The turmoil in global banking hit the streets of Britain on Friday as thousands of Northern Rock customers queued up to withdraw their savings from the UK mortgage lender after it was rescued by the Bank of England.
As regulators and politicians called for calm, Northern Rock – Britain’s fifth-biggest mortgage lender – scrambled to contain the fallout after it became the first British bank in decades to be bailed out by regulators. One person close to the situation said customers had withdrawn about $2bn Friday but Northern Rock declined to comment on the figure, which would amount to 4 per cent of its deposit base.
The rescue demonstrates the risks from a decade of financial innovation in the capital markets, which allowed a small regional lender to wield financial clout far greater than its network of 76 branches would suggest.
It also shows how the turmoil in the financial system that resulted from excessive lending to Americans with patchy credit histories triggered the failure of a bank with no direct links to the US mortgage market.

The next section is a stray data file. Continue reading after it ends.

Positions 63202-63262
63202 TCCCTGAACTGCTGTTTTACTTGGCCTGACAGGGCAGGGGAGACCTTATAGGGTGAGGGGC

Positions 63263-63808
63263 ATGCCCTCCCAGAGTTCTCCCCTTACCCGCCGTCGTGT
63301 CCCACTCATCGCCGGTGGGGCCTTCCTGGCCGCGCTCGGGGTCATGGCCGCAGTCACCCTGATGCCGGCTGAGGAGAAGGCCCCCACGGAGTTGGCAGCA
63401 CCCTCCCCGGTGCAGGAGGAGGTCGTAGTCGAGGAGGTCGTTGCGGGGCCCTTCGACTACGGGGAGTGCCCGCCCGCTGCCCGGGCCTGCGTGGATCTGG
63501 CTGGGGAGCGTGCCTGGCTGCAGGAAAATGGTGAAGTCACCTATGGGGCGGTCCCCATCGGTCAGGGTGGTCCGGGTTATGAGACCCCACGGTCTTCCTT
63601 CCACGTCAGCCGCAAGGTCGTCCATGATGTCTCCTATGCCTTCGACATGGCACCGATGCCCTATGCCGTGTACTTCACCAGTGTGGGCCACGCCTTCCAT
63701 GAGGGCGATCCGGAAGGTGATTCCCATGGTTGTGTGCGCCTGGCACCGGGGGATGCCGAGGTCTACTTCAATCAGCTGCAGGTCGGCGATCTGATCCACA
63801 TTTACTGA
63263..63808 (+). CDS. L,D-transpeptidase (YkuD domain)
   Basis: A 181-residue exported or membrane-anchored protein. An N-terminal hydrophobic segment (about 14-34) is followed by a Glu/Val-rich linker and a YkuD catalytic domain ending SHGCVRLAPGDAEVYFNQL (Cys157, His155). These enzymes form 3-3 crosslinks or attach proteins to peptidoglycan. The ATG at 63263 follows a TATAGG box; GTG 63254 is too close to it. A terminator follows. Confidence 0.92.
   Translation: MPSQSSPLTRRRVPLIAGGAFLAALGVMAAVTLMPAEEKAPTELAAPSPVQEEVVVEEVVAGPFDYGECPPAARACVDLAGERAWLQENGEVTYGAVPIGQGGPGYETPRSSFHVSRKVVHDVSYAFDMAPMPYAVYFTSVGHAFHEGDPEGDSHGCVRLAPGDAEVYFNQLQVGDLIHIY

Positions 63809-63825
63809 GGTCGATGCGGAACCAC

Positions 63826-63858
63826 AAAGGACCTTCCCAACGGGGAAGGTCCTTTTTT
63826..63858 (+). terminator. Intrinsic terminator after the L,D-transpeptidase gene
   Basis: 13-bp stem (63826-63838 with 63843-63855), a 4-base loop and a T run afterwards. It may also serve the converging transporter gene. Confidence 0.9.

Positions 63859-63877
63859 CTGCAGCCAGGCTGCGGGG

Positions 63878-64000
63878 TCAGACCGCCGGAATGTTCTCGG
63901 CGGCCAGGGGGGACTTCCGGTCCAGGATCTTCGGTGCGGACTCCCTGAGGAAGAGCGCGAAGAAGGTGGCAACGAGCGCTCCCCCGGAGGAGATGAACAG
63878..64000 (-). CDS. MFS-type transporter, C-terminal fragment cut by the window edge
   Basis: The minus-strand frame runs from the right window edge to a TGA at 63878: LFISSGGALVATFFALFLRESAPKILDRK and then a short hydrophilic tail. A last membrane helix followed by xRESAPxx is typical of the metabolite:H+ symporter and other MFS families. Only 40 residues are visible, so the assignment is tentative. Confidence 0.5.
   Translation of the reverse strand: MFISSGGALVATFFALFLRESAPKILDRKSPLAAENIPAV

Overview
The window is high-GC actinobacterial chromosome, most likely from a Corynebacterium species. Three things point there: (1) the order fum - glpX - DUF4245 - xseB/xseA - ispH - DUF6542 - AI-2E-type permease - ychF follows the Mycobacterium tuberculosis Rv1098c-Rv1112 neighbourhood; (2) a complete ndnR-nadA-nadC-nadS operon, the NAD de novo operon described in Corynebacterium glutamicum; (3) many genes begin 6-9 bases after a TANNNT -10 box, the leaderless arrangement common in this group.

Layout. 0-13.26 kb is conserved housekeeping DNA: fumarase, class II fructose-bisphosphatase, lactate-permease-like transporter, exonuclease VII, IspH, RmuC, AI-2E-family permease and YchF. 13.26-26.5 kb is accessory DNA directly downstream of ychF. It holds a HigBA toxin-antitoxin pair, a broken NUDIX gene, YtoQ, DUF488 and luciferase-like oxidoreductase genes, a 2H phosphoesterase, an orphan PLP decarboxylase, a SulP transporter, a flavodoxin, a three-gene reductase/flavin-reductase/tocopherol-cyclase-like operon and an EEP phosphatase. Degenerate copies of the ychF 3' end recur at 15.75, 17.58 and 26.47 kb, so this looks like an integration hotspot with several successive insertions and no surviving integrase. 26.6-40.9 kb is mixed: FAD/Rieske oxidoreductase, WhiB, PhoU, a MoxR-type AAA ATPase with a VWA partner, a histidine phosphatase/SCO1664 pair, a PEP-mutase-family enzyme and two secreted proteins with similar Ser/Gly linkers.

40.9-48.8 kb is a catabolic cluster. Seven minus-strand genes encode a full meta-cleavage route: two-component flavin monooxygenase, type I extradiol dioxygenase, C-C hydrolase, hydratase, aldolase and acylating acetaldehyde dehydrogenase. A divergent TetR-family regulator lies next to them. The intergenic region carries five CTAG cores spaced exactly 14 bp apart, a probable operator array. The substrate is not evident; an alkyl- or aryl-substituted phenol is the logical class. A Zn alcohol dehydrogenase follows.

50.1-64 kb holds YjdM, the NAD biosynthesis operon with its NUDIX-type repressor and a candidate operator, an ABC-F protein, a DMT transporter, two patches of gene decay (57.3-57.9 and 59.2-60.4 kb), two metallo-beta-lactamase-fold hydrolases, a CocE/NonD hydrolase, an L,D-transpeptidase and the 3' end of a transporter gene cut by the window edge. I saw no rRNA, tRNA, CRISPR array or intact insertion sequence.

Also from the Financial Times:
“I’m completing on a house next week and I’m transferring funds today instead of then,” said another depositor. “It’s just a precaution.” Whatever problems Northern Rock had with call centres and websites, the branch opened at 9am sharp and a relieved group of customers trudged in to move their money.
Late on Thursday lenders and borrowers had reported problems accessing the bank’s website after news of the Bank of England’s move was reported. The volume of traffic from depositors and mortgage holders had caused the website to freeze in an indication of the level of customer concern about the bank’s situation.